It’s easy to say it now with hindsight but Benoit Hamon’s swift rise to the top shouldn’t really be much of a surprise.
Even the most die-hard French Socialists agreed the party needed a shake-up so perhaps it’s fitting that the man few expected to be in the race has triumphed with his so-called “desirable future” project.
“A world that’s more equal, more fraternal, more fair. That’s the perspective that we’re opening. Some call it Utopian but we accept that because for us it’s real and we will show them our ideal vision.”
Well-known among the Socialist rank-and-file, Hamon was the party’s spokesman between 2008-2012.
He’d previously headed the Young Socialists and was an MEP; however, neither role propelled him into the public’s wider eye. When he announced his candidacy six months ago, it passed virtually unnoticed.
Still, that shouldn’t be taken as a sign of his popularity. Highly regarded within the party, Hamon spent time in government as deputy minister for social economy and solidarity.
In 2012, when Manuel Valls was made prime minister he promoted Hamon to education; but fundamental splits emerged shortly afterwards. When the dust settled, Hamon, Arnaud Montebourg, and Aurlie Filipetti had the economy and culture portfolios removed because of their opposition to the government’s plans.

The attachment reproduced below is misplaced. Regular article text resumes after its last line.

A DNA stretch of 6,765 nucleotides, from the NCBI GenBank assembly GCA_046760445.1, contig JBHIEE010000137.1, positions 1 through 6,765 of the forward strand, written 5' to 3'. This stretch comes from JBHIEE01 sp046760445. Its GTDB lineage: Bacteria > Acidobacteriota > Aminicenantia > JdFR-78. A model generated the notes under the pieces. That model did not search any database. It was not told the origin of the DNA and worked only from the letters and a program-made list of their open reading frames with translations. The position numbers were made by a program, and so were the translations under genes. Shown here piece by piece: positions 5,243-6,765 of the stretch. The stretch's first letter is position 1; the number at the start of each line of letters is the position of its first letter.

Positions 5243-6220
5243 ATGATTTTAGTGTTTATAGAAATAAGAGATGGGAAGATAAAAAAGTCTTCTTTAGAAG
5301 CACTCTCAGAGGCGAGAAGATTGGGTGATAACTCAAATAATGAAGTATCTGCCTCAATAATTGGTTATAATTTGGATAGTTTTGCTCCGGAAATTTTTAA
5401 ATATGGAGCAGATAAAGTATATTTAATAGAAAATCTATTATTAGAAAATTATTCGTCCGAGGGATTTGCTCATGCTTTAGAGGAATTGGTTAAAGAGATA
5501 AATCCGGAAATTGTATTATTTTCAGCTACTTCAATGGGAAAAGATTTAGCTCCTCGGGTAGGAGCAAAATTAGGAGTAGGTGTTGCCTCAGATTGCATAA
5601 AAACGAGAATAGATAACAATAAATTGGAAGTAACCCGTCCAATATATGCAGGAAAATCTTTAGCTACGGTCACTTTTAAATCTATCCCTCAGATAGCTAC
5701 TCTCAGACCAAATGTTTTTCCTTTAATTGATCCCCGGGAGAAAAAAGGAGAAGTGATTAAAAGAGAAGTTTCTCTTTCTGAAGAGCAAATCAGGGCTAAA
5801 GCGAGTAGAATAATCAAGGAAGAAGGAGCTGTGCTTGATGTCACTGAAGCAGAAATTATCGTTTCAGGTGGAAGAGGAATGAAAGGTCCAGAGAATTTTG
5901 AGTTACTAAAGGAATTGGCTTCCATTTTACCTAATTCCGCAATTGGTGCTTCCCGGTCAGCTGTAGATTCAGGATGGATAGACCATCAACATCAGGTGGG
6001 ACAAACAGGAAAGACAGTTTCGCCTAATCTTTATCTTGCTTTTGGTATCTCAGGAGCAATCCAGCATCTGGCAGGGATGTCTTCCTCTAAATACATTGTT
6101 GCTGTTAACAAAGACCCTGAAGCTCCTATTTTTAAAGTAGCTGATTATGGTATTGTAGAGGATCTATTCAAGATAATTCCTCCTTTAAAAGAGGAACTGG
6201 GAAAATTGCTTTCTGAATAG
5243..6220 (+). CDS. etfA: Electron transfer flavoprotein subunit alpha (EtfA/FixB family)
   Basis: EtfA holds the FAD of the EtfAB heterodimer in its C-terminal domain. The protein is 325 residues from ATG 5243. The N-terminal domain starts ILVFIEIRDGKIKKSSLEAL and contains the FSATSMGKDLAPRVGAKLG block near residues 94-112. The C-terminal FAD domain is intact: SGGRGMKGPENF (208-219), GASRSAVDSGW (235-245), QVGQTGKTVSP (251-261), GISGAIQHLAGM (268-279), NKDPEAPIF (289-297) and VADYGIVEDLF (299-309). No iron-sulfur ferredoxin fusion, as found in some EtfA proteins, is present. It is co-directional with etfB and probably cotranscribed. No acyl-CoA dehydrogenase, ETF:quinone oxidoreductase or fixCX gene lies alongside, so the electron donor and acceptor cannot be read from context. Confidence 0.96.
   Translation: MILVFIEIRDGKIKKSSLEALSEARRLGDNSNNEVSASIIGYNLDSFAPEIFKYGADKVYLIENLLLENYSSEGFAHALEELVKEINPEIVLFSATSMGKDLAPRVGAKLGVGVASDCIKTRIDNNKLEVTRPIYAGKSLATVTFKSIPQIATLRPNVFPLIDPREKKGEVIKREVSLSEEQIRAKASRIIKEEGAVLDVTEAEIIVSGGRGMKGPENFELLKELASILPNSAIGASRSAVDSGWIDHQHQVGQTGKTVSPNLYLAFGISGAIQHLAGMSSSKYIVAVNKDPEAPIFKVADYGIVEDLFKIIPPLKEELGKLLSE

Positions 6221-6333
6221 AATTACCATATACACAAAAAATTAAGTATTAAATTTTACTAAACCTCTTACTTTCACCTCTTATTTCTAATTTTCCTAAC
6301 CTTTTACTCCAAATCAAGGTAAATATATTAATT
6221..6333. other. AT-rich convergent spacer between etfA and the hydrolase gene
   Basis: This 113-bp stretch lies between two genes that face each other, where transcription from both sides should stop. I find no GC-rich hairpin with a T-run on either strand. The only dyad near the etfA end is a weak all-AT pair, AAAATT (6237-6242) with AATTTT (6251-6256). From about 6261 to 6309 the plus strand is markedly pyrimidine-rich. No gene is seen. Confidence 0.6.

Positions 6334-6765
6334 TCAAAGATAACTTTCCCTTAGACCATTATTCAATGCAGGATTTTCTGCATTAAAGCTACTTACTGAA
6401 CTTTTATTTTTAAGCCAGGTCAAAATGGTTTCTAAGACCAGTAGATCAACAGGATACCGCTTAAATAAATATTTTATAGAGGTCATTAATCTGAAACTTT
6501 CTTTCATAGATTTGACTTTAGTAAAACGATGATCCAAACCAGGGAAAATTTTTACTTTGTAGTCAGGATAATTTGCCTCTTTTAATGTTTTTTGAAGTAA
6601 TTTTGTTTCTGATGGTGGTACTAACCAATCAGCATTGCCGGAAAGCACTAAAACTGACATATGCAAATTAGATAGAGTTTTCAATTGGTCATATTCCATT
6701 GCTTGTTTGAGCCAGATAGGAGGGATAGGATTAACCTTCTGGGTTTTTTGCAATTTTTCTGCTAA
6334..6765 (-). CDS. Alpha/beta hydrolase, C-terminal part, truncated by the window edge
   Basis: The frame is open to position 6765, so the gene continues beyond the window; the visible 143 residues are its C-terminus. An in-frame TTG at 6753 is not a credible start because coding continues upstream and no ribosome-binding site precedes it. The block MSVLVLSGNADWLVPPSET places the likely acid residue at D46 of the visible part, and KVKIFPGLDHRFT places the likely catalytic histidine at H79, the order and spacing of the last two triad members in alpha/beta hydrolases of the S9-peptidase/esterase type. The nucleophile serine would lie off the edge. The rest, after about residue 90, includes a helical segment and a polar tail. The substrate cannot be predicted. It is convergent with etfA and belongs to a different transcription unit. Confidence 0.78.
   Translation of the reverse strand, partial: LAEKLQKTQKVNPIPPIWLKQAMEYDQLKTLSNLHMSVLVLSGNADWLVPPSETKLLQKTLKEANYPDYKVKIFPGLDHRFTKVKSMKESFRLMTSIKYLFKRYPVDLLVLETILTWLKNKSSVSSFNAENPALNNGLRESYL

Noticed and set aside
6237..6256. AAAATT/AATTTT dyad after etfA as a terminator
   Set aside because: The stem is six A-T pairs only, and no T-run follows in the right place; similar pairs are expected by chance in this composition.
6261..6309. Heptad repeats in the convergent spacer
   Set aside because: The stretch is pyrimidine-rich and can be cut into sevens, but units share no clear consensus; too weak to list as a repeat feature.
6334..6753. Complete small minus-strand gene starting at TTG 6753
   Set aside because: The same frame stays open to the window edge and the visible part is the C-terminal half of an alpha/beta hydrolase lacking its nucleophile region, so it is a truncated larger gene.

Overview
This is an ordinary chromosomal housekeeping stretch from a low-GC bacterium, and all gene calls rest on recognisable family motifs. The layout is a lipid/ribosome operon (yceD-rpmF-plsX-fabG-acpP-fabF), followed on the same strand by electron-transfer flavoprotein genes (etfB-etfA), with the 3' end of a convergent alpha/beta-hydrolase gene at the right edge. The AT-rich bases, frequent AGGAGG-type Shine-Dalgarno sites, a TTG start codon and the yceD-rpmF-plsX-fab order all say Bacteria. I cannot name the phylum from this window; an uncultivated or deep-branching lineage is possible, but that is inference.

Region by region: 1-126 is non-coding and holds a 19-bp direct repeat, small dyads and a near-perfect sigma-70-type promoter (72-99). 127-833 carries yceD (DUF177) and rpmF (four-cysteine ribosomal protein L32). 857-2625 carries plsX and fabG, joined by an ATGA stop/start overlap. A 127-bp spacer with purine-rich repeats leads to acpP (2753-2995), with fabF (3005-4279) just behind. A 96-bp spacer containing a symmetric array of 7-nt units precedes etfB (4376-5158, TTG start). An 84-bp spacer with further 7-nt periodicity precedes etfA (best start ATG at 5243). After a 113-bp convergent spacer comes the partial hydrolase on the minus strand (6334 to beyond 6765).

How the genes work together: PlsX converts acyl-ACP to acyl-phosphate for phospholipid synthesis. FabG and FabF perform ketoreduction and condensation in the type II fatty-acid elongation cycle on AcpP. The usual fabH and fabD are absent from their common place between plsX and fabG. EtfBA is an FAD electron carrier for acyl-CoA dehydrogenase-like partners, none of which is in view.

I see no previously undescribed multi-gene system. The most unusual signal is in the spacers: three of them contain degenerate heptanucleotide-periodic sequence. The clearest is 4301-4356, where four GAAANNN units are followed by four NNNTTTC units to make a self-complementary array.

But Hamon and Montebourg didn’t disappear quietly. They openly supported Christiane Taubira, the justice minister who resigned over government plans to remove French citizenship from convicted terrorists. Back then Montebourg was the overwhelming favourite to face Valls.
But once again, we should all now be getting used to how fast fortunes change in politics and Hamon’s hardline leftist views based on socialism and environmentalism have certainly touched a nerve, inside and beyond the party faithful.
“I take responsibility for saying today that what I’m proposing isn’t a option that can sell a dream. It’s not selling anything at all in fact, it’s about being fair and just,” said during the last televised debate.
Polls have suggested people thought he was more convincing than any of his counterparts in the run-off debates. Now, Hamon must prove himself again with wider electorate.